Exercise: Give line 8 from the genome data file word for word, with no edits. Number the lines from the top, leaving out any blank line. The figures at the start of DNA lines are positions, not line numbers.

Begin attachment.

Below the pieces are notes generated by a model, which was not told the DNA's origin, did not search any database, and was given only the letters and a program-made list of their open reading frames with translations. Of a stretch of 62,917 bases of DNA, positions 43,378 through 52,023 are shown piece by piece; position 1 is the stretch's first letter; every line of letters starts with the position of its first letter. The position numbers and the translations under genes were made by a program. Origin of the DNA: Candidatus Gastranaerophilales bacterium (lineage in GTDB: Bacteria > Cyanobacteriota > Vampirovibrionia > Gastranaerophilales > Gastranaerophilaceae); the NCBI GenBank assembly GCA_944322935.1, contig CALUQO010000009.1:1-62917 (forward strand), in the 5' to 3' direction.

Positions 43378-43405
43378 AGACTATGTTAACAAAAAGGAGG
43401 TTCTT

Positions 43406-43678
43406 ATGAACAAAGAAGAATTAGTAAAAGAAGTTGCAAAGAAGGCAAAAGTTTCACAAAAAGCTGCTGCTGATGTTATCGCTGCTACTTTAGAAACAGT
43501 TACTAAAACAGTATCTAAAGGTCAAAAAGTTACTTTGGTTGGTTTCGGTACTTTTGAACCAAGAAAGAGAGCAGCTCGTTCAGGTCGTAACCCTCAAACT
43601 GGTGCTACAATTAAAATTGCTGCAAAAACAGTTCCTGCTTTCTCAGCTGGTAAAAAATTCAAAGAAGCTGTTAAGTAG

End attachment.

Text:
43601 GGTGCTACAATTAAAATTGCTGCAAAAACAGTTCCTGCTTTCTCAGCTGGTAAAAAATTCAAAGAAGCTGTTAAGTAG